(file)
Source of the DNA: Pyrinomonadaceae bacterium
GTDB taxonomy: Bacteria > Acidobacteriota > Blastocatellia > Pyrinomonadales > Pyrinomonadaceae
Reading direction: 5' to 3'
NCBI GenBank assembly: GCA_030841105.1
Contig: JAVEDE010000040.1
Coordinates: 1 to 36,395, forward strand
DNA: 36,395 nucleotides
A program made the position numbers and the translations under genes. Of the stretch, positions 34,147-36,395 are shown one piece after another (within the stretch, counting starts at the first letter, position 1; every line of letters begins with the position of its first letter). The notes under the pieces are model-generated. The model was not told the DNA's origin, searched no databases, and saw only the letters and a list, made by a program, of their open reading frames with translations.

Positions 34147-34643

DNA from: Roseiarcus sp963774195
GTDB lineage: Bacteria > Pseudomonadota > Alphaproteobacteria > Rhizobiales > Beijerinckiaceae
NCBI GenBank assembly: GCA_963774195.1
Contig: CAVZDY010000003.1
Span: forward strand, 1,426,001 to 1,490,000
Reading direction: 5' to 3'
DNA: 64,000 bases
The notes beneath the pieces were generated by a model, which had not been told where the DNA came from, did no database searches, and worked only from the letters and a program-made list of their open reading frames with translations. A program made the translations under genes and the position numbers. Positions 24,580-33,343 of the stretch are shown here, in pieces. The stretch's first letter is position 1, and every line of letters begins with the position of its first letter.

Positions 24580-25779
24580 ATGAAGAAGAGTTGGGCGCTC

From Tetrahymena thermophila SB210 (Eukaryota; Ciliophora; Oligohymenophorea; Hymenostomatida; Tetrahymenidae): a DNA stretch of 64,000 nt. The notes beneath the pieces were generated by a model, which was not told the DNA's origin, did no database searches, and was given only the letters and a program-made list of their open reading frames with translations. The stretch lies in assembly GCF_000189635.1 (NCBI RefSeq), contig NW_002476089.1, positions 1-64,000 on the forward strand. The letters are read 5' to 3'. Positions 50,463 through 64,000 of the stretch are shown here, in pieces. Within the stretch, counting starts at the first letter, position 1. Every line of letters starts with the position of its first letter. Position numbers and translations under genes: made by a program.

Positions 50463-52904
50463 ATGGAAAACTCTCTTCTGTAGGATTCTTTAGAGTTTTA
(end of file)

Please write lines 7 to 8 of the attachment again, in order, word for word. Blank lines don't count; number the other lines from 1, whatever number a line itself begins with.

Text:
DNA: 36,395 nucleotides
A program made the position numbers and the translations under genes. Of the stretch, positions 34,147-36,395 are shown one piece after another (within the stretch, counting starts at the first letter, position 1; every line of letters begins with the position of its first letter). The notes under the pieces are model-generated. The model was not told the DNA's origin, searched no databases, and saw only the letters and a list, made by a program, of their open reading frames with translations.